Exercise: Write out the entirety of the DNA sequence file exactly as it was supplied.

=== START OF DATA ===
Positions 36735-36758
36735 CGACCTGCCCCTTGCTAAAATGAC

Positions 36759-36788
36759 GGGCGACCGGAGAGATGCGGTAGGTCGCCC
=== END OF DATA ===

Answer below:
Positions 36735-36758
36735 CGACCTGCCCCTTGCTAAAATGAC

Positions 36759-36788
36759 GGGCGACCGGAGAGATGCGGTAGGTCGCCC